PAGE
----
We worked closely with Fairfax County Government and Economic Development Authority in developing research questions, identifying relevant data sources, and conducting our analyses. Our collaboration helps county officials consider the equity of all residents in creating new programs and policies for employment support, housing, and transportation.
Mapping Economic Vulnerability
Our collaboration first explored neighborhood economic vulnerability. We developed a synthetic population dataset to examine disparities among geographical units that matter to decision-makers, rather than using administrative groupings. We constructed a composite index summarizing resident sociodemographic and socioeconomic characteristics, and mapped disadvantaged high school attendance areas and supervisor districts. Our maps helped Fairfax County identify areas that could benefit from targeted programs addressing economic vulnerability.
The second stage of our partnership investigated neighborhood change in Fairfax County. We used population and housing change indicators to highlight county census tracts vulnerable to gentrification and developed a spatial model that identified factors associated with neighborhood change. We tested the effects of a hypothetical housing intervention, showing a reduction in the number of potentially gentrified areas. Our initial predictions provided insights on how policy changes could affect the county before implementation, informing county efforts to improve neighborhood outcomes and allow residents to remain in their homes.
Tracing Job Flows
In light of the global pandemic, we worked together with the county’s Economic Development Authority to characterize local labor markets and provide insights that could guide economic recovery. We developed a summary index that highlighted areas with workers at high risk for pandemic-related job and income loss. We also used network analysis to explore commute flows and identify where employees may have difficulties returning to offices given public transit shutdowns.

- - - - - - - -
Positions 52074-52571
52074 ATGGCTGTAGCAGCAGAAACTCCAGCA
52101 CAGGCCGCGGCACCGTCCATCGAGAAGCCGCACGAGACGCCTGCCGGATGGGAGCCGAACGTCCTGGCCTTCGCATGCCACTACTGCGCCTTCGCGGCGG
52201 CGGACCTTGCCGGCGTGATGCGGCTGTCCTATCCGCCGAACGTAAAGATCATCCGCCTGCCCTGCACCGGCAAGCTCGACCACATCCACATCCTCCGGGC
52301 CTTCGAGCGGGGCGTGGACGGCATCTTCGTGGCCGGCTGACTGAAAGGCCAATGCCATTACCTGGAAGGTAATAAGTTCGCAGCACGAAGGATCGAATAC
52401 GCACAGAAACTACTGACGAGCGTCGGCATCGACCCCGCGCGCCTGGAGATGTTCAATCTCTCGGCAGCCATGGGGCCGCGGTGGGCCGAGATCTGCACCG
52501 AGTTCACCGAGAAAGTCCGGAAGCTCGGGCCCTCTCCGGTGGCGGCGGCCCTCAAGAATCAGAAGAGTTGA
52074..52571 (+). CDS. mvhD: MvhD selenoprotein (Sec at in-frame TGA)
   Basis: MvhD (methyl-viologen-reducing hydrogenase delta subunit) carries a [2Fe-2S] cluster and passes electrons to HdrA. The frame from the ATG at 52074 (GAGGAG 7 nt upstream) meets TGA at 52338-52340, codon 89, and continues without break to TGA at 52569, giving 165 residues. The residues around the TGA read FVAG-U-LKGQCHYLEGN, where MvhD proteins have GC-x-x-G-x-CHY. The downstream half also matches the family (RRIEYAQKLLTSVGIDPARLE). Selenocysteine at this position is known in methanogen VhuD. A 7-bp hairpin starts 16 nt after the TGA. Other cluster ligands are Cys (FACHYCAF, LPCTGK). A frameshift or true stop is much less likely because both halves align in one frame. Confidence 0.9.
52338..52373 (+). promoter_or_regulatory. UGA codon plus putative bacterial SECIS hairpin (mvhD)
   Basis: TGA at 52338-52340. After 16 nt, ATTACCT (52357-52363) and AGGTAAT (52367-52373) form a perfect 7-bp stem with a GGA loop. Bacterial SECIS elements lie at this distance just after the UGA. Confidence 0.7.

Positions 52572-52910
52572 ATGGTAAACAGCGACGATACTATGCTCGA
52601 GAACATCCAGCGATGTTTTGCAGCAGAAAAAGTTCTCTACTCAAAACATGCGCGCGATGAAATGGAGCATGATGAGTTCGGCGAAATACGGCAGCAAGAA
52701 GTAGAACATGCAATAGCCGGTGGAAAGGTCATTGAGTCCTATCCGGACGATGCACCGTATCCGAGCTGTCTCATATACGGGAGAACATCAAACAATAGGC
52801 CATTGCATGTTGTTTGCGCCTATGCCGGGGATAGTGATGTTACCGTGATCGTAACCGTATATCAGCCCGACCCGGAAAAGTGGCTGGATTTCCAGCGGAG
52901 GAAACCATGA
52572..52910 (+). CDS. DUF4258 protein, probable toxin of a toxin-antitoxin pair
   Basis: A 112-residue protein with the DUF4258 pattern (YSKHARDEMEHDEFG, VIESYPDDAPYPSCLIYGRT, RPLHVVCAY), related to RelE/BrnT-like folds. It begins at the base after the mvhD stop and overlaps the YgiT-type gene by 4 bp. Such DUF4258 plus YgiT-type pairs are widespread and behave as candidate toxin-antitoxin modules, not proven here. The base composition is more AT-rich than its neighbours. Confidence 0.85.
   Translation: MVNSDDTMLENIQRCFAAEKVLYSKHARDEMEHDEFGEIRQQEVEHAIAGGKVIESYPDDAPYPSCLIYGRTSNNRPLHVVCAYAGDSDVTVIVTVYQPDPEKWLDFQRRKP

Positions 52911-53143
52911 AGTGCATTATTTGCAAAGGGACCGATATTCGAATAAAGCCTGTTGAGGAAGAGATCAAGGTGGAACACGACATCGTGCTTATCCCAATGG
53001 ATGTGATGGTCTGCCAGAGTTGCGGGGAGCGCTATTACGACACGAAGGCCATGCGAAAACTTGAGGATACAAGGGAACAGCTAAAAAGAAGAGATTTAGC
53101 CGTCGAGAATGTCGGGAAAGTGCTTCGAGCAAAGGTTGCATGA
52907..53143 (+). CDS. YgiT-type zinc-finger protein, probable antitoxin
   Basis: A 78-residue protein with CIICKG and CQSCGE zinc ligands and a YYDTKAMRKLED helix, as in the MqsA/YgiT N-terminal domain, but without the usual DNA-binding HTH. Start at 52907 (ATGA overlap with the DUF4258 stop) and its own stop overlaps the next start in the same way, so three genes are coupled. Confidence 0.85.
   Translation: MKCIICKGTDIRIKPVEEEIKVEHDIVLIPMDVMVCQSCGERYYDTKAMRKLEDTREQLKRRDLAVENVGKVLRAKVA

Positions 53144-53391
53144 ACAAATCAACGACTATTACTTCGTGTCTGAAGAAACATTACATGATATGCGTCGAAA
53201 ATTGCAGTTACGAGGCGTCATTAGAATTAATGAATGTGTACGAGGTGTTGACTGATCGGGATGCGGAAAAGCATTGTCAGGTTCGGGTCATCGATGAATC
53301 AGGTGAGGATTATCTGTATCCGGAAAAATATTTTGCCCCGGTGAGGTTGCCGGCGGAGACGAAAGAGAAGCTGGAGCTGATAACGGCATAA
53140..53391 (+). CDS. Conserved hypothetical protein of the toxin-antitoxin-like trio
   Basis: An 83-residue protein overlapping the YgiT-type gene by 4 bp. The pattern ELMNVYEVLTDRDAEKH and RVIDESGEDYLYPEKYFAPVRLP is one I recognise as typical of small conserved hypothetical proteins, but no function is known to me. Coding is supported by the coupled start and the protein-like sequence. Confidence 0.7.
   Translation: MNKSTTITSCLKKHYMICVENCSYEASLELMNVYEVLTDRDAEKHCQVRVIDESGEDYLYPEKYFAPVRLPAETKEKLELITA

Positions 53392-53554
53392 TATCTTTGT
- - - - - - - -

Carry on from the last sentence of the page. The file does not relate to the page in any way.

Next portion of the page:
Figure 1. Fairfax County economic vulnerability by high school attendance area. Darker colors indicate areas with higher levels of economic vulnerability.
Figure 2. Fairfax County gentrification by census tract. Blue areas indicate tracts that were vulnerable to gentrification at baseline but did not gentrify over time; orange areas highlight tracts that became gentrified.
Figure 3. Relative vulnerability to Covid-related job and income loss in Fairfax County at census tract level. Orange areas exhibit higher relative vulnerability.
Our findings on inequalities among workers are helping Fairfax County develop a pandemic response in a way that considers all residents’ economic well-being and supports the county’s One Fairfax Equity Policy.
Explore the county through our Fairfax County Labor Market site. This economic mobility interactive tool includes:
- Fairfax County Labor Market Characteristics
- Fairfax County Workforce Characteristics
- Fairfax County Residents' Employment Characteristics
- Areas Vulnerable to Covid-Related Income and Job Loss
- Emerging Employment Areas in Fairfax County
- Using Network Analysis to Study Fairfax County Job Flows
- Examining Employee Flows Into Fairfax County
View maps of economic vulnerability at census tract, high school attendance area, and supervisor district on our poster.